Banerjee: We have tonnes of government programmes which do nothing. Why? Because we design them badly. We often have debates on whether we should spend more money or not. But the debate should be on what is the best way to spend the money. If we start thinking hard about better ways of spending money, we will get much better outcomes.

Are you happy with the policy prescriptions in India, where one particular programme is taken across the country without considering the different impacts it might have on different places?

Banerjee: I get worried because I see there is no genuine pilot…. There is something that looks like a pilot but actually that’s not. You have pilots that are mostly naamkewaaste (only in name)…. We start badly designed programmes and then even though it’s obvious that they do not work, nobody wants to scale them back.

I think they should invest more effort in designing programmes, trying out three or four or five options and see which works and which doesn’t. There seems to be huge political pressure to go from conception of a programme to its launch as fast as possible, but that’s not serving the purpose.

What would be your advice to the government?

I think we need to invest in programmes that are realistic and based on ground realities. Less wishful thinking, more attention to how people actually behave, not how we want them to behave. There is no mystery about why our programmes fail. They fail because we don’t put much thought into designing them. I would just say, design each programme well. The objective is often noble like with the Food Security Bill, but that is not enough. There is another thing….

While there are many noble objectives, given the capacity of the state, all of them are not achievable right now. So, we need to choose and decide which are the ones we want to achieve. Take a programme and make it work really well and then start on the next one.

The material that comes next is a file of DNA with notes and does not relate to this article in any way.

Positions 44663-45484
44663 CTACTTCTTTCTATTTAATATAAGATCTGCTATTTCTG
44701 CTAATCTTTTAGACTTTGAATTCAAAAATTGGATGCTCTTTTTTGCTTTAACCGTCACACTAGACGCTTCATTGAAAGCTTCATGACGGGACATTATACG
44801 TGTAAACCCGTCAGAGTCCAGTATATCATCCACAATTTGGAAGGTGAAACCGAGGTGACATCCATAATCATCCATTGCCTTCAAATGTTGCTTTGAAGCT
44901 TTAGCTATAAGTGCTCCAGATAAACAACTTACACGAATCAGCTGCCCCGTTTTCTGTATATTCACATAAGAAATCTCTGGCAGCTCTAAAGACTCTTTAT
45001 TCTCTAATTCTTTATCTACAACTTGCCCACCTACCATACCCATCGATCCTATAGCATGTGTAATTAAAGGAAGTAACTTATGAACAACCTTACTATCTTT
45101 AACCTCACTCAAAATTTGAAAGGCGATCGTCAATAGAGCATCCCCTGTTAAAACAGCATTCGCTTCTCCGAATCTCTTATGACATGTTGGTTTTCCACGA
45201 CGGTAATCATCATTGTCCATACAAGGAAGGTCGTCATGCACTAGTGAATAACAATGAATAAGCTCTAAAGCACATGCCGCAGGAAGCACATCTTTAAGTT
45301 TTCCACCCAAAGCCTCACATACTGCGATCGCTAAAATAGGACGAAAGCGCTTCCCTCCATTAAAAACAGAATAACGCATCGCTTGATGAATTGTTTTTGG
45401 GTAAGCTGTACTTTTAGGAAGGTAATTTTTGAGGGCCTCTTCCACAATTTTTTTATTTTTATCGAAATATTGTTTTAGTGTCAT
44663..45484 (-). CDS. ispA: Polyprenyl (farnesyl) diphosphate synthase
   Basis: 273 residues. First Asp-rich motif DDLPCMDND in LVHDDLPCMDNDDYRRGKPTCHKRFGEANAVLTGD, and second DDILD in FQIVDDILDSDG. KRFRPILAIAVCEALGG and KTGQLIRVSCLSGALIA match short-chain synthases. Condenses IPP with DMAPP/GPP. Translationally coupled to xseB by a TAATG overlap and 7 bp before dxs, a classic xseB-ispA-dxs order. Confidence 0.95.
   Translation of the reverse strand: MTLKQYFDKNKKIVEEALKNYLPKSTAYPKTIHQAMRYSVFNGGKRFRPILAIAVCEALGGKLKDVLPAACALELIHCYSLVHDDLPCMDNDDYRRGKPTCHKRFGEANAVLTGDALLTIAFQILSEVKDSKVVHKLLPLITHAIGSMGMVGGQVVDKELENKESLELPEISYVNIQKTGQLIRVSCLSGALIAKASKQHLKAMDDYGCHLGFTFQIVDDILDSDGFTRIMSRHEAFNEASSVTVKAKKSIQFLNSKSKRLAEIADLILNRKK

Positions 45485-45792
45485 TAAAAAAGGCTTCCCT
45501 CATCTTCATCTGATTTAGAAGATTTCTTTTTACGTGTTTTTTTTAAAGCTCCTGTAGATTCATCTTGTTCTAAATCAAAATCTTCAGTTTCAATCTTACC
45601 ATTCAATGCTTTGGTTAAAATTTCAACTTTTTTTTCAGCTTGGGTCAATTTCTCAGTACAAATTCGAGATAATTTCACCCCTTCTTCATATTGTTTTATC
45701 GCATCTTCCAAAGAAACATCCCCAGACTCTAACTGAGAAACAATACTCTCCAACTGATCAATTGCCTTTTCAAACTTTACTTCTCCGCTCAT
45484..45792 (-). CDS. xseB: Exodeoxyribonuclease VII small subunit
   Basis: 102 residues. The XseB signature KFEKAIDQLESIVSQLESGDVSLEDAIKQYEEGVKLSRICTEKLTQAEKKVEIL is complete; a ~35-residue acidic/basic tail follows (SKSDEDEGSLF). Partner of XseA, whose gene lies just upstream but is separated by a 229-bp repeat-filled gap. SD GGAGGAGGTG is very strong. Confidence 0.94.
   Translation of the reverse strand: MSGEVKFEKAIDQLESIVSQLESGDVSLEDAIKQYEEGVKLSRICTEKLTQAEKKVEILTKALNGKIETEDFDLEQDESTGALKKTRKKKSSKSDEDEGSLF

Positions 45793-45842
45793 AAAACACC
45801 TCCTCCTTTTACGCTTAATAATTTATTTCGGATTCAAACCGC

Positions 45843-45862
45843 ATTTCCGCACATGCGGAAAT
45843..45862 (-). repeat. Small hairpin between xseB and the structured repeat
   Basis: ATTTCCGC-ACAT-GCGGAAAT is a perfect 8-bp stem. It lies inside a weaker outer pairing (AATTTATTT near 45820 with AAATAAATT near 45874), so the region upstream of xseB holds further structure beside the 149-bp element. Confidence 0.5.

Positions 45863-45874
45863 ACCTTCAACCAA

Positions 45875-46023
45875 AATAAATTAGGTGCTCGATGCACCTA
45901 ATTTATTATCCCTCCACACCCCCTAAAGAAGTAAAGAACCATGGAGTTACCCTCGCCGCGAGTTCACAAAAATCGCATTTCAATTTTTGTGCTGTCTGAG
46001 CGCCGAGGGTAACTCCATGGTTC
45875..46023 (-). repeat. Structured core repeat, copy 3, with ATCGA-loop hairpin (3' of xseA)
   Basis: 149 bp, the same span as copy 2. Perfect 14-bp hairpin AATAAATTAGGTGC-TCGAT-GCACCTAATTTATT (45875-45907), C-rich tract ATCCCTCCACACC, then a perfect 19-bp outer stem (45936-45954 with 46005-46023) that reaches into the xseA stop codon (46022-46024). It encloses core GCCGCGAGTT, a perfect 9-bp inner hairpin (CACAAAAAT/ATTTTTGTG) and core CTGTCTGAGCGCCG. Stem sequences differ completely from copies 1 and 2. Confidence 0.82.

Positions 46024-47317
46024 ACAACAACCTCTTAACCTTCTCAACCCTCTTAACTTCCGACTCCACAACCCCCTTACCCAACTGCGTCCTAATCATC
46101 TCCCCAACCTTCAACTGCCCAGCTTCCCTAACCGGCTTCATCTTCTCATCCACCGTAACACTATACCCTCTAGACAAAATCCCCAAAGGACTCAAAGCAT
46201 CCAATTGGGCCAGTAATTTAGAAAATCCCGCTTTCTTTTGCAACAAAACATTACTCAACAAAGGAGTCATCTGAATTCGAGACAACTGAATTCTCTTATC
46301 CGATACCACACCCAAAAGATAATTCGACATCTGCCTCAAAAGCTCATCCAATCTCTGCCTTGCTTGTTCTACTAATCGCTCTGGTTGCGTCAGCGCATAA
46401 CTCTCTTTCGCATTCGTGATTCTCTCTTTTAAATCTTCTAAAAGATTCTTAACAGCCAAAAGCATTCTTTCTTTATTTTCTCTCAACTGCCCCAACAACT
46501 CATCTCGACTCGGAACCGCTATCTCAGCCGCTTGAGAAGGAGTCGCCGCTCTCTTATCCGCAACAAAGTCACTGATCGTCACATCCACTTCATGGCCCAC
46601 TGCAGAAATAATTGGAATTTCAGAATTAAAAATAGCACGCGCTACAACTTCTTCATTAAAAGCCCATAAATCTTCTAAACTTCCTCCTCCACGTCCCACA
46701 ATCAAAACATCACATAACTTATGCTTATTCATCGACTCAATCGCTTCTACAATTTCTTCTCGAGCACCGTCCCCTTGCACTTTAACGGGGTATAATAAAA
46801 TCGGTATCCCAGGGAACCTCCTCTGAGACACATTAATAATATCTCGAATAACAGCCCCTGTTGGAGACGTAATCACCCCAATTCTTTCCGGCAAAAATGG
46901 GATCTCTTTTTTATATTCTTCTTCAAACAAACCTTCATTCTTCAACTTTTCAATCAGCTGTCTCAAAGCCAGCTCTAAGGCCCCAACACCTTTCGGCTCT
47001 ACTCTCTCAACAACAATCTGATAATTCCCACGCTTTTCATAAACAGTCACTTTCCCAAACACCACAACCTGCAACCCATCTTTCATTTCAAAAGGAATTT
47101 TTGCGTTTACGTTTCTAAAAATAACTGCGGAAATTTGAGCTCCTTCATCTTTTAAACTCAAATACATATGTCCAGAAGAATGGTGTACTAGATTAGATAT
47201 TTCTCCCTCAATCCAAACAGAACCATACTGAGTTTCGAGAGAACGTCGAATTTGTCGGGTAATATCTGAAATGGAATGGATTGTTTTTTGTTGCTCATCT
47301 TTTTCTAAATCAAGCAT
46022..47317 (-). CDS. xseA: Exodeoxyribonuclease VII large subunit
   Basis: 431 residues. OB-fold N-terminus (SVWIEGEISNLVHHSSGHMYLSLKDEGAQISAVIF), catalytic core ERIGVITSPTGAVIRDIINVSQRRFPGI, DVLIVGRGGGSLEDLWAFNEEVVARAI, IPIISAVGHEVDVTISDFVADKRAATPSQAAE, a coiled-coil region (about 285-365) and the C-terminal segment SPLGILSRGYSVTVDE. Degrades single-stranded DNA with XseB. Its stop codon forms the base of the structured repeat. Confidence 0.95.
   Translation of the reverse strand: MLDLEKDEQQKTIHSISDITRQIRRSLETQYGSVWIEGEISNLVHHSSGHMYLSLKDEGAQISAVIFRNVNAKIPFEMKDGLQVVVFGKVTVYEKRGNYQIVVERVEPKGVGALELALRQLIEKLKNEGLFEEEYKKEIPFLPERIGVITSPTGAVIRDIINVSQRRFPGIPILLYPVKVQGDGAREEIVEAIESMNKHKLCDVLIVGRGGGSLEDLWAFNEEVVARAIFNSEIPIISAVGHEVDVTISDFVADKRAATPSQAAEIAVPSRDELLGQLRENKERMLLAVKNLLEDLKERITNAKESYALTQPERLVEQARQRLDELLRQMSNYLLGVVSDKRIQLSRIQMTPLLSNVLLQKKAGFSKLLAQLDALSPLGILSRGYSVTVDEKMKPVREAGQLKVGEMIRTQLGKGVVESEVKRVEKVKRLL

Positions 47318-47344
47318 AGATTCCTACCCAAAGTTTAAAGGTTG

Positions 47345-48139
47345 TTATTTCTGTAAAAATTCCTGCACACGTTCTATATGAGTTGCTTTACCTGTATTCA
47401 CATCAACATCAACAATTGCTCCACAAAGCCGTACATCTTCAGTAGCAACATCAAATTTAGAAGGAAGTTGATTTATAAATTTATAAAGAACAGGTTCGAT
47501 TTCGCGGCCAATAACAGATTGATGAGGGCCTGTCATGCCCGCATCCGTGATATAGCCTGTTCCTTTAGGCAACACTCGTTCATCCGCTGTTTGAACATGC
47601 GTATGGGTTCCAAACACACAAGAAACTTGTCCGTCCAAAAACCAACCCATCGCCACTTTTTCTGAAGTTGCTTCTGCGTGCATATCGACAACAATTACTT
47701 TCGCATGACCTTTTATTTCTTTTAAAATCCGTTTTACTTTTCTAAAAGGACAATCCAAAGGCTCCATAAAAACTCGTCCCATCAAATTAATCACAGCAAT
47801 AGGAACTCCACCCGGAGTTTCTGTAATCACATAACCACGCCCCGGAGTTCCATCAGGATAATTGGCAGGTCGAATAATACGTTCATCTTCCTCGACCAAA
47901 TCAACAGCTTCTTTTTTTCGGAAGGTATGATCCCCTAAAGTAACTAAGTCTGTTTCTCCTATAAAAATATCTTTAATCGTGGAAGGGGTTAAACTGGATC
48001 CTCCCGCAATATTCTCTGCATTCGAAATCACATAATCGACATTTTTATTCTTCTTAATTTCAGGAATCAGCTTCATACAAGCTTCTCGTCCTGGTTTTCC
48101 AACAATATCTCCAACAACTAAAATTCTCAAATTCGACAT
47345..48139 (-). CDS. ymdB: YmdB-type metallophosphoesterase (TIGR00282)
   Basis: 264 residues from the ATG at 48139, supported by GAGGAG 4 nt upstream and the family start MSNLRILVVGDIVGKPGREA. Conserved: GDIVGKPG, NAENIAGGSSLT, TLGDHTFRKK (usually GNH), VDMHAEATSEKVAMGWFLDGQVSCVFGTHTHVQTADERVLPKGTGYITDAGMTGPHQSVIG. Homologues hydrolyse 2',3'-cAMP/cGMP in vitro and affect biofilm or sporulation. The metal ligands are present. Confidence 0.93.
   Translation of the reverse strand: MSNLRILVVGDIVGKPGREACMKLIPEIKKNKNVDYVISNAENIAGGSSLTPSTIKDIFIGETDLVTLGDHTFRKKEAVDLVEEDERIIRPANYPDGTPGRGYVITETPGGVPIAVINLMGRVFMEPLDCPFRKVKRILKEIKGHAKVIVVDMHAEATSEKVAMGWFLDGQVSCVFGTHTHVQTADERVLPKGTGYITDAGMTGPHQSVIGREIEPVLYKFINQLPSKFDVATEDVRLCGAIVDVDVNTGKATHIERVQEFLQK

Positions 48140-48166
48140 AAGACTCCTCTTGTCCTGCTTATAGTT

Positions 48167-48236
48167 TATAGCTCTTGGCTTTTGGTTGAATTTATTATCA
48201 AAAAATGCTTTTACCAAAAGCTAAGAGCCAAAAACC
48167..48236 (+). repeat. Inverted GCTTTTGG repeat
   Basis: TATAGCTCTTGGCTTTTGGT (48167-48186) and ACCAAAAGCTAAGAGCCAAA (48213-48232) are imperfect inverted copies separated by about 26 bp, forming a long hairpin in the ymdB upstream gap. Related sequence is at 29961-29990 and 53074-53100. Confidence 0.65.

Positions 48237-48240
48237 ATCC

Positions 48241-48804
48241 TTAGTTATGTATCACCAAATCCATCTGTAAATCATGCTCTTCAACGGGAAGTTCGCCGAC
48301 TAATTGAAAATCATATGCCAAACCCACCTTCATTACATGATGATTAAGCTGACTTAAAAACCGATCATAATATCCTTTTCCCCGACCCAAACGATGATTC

Let’s start by making one thing work…. For example, the National Rural Employment Guarantee Act still doesn’t work particularly well. May be it works better than many other programmes but the assets that are being created by it, everyone recognises, are not particularly useful assets. We could have done a lot more work to make it work better. But instead of fixing the problems, the political attention is switching to the next programme…. That’s the problem.

Do you think political intervention needs to be minimised in the designing phase of the programmes?

I think there should be a law that no major programme can be launched within two years of an election…. That’s going to change some incentives. I think the compulsion to get it running leads to a situation where not enough attention can be given to its design.

2012

A pitch for the next book

I would like to write another such book at some point… I certainly don’t think of myself as someone who writes a book a year. So, it will take time. In some very vague sense, I am trying to frame what it would be like. That’s the hard part, the hard part is to have a pitch. I can write a lot of paragraphs, but for a book it has to go beyond a set of paragraphs.

The academic’s search for answers

All of us — academics and non-academics — have theories of how the world functions. I think the only thing that makes academics different is that they want the theory to be as internally coherent as possible. I look at the world and I feel like I have a theory of this and a theory of that and the question is how compelled you feel to try to pull them together into more minimal theories.

I think an academic — especially in the social sciences — is always trying to find some parsimonious principle to allow them to order the world. I think it is always that which — for me at least — makes me rethink something. Say there is a particular proposition that I kind of take as given and then some fact shows up, which doesn’t fit into that. And then our academic training makes us ask the question, if that is not true, then what else is not true. That’s the strength of academics… It doesn’t permit us to finish with ‘ok, well, that’s interesting…’. We always feel the need to go beyond that.

Understanding poor